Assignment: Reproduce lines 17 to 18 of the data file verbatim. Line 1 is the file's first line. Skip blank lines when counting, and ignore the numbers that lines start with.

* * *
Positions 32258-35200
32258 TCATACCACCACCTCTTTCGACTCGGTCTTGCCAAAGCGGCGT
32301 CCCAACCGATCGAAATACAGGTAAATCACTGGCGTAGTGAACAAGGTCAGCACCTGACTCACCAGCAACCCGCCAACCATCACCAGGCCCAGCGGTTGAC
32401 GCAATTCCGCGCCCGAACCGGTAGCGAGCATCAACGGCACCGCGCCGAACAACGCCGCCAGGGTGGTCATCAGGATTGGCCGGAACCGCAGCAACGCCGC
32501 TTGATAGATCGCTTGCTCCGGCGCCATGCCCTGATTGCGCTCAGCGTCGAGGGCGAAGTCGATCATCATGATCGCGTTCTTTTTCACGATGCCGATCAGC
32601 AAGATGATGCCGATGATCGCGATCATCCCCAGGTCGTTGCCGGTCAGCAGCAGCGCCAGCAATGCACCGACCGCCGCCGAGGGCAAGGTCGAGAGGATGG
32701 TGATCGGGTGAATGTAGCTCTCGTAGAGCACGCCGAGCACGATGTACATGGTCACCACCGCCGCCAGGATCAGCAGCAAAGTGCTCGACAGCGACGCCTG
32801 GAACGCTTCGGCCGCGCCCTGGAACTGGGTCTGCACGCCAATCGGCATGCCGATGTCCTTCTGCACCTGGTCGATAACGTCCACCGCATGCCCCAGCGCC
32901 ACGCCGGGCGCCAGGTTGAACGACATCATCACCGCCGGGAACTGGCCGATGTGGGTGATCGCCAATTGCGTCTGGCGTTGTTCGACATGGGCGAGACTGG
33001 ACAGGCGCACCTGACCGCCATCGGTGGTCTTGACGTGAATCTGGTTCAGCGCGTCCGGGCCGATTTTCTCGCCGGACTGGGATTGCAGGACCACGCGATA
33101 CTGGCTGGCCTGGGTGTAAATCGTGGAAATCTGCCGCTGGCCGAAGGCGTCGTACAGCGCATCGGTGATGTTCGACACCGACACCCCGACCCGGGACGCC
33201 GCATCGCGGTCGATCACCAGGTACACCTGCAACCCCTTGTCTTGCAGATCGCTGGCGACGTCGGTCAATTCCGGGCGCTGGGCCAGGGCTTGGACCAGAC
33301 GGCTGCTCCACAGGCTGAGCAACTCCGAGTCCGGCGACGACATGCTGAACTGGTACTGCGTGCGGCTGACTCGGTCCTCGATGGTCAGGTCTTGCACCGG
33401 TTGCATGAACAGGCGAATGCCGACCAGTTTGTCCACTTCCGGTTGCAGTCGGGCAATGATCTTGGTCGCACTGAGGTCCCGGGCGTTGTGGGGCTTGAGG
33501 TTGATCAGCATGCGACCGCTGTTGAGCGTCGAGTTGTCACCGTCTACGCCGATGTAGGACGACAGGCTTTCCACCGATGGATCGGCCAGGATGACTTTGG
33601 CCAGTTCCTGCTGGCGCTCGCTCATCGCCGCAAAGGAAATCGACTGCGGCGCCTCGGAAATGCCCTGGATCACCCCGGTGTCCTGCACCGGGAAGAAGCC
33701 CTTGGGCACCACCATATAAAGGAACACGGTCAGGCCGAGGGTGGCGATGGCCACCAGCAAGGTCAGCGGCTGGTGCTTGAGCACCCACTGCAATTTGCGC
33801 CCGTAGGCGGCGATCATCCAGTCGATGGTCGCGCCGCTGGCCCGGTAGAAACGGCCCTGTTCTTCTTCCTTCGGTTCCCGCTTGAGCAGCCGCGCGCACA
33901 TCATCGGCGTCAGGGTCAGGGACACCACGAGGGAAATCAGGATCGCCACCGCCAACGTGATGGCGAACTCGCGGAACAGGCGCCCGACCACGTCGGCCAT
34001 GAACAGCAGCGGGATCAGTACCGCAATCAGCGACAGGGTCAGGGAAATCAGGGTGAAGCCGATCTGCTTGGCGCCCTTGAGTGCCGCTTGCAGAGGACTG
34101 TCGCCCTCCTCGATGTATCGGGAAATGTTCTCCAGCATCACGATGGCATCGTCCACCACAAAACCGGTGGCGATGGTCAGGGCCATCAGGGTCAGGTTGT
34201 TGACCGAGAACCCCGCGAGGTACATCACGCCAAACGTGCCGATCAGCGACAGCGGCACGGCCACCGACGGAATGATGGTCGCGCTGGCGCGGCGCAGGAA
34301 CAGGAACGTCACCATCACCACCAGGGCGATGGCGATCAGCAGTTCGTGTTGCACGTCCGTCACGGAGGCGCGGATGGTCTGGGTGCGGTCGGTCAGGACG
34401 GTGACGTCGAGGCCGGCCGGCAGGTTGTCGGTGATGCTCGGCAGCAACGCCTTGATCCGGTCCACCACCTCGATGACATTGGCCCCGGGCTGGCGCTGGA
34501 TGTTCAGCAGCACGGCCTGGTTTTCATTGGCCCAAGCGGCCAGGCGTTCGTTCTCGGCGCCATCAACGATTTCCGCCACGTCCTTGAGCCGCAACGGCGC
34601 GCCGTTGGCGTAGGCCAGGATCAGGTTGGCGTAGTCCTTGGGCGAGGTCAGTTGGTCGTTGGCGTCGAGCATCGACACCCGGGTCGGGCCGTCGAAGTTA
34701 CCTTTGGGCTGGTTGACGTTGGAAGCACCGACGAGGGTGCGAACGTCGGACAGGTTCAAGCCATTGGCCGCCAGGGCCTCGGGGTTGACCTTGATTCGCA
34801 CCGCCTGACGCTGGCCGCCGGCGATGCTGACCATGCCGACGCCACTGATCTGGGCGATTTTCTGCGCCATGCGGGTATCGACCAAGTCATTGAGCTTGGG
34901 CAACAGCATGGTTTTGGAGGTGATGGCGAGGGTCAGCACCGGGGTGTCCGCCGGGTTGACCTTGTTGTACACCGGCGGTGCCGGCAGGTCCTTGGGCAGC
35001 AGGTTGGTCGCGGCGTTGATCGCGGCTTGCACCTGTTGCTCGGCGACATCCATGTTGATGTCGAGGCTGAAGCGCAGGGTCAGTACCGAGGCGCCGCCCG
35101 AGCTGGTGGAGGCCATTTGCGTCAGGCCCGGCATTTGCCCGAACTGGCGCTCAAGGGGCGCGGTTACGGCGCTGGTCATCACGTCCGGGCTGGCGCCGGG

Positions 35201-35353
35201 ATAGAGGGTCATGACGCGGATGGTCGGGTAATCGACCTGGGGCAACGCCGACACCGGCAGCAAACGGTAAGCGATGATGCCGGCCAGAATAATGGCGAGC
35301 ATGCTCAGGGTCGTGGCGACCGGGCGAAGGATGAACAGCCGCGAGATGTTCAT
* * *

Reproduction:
33701 CTTGGGCACCACCATATAAAGGAACACGGTCAGGCCGAGGGTGGCGATGGCCACCAGCAAGGTCAGCGGCTGGTGCTTGAGCACCCACTGCAATTTGCGC
33801 CCGTAGGCGGCGATCATCCAGTCGATGGTCGCGCCGCTGGCCCGGTAGAAACGGCCCTGTTCTTCTTCCTTCGGTTCCCGCTTGAGCAGCCGCGCGCACA